Trickster : Native American Tales: A Graphic Collection
Overview - 2010 Maverick Award winner, 2011 Aesop Prize Winner Children s folklore section, and a 2011 Eisner Award Nominee.All cultures have tales of the trickster a crafty creature or being who uses cunning to get food, steal precious possessions, or simply cause mischief. Read more...
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More About Trickster by Matt Dembicki
2010 Maverick Award winner, 2011 Aesop Prize Winner Children s folklore section, and a 2011 Eisner Award Nominee.All cultures have tales of the trickster a crafty creature or being who uses cunning to get food, steal precious possessions, or simply cause mischief. He disrupts the order of things, often humiliating others and sometimes himself. In Native American traditions, the trickster takes many forms, from coyote or rabbit to raccoon or raven. The first graphic anthology of Native American trickster tales, Trickster
brings together Native American folklore and the world of comics.In Trickster,
24 Native storytellers were paired with 24 comic artists, telling cultural tales from across America. Ranging from serious and dramatic to funny and sometimes downright fiendish, these tales bring tricksters back into popular culture."
- ISBN-13: 9781555917241
- ISBN-10: 1555917240
- Publisher: Fulcrum Group
- Publish Date: June 2010
- Page Count: 231
- Reading Level: Ages 12-UP
- Dimensions: 7.9 x 8 x 0.6 inches
- Shipping Weight: 1.3 pounds
Books > Comics & Graphic Novels > Anthologies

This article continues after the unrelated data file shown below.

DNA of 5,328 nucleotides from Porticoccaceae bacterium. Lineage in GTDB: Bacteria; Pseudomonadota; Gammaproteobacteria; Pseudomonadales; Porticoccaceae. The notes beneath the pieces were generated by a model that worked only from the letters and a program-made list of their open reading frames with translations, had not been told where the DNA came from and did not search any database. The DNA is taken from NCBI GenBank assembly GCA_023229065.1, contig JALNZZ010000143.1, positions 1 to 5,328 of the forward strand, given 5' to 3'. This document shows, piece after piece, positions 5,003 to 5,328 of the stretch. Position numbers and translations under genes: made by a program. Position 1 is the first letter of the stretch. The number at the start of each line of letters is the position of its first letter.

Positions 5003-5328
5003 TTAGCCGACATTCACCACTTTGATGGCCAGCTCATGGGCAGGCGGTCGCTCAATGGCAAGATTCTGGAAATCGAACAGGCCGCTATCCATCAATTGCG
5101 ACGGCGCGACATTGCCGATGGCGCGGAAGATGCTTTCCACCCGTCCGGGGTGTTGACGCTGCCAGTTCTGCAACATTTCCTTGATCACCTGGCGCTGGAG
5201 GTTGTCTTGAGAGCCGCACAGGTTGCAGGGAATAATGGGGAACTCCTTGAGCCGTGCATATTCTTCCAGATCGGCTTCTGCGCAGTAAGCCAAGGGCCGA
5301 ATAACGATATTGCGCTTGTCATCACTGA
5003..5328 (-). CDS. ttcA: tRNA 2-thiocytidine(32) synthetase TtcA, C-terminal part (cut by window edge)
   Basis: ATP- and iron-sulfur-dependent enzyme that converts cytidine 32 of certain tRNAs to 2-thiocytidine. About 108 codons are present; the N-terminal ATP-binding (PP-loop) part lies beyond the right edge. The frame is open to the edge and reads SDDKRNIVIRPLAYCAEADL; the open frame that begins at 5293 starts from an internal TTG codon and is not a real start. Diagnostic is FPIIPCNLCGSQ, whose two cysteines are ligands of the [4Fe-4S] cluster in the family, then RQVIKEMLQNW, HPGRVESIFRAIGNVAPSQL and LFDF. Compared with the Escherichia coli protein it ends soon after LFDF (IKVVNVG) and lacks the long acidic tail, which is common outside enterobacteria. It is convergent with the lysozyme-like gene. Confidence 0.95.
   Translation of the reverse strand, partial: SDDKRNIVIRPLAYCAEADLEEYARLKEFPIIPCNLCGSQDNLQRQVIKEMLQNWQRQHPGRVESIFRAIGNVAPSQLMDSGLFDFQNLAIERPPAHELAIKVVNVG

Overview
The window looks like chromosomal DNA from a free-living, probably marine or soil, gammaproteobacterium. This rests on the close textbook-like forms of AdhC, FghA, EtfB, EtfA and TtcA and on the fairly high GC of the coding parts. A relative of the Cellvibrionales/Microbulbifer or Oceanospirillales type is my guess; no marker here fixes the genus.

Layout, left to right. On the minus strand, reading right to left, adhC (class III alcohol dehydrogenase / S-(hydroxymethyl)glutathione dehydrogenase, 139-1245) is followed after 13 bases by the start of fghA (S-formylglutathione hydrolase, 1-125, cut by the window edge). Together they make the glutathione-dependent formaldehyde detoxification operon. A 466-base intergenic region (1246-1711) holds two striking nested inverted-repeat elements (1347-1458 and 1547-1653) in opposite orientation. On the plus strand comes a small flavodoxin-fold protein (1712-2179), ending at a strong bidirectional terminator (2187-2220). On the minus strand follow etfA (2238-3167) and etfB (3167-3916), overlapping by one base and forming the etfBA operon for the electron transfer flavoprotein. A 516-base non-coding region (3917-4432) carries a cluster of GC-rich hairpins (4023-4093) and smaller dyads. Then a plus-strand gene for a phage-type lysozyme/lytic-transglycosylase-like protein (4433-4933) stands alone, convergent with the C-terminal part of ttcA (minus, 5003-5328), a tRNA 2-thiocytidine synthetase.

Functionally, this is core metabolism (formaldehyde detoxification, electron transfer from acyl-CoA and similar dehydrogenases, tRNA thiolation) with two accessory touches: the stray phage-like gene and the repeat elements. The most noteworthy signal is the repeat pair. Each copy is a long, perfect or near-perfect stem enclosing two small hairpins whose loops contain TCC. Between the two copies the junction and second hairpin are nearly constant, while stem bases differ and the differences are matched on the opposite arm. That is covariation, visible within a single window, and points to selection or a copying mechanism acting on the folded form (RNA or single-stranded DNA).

Publishers Weekly Reviews
Publishers Weekly® Reviews
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These 21 folktales, created by pairing Native storytellers with a variety of artists, feature creatures explaining how things came to be, like islands or stars, or animals playing tricks on one another. Often, the trickster, while trying to take the lazy way, outwits himself, especially when it involves Coyote. In other tales, Raven does whatever people tell him not to do, but ends up with a free meal anyway, and Rabbit tricks some buffalo and wolves and is tricked by Fox into losing his tail. Many of the stories, some of which involve tribespeople as well as animals, are told through captions, as though listening to an elder and envisioning the images he describes. Micah Farritor’s art in “Coyote and the Pebbles” and Dembicki’s in “Azban (Raccoon) and the Crayfish” are standouts in their animal images. The diverse styles are presented in lavish color in this thick, handsome volume. The short collection of contributor bios at the end is a helpful resource for finding more about the artist’s credits or the writer’s heritage. (June)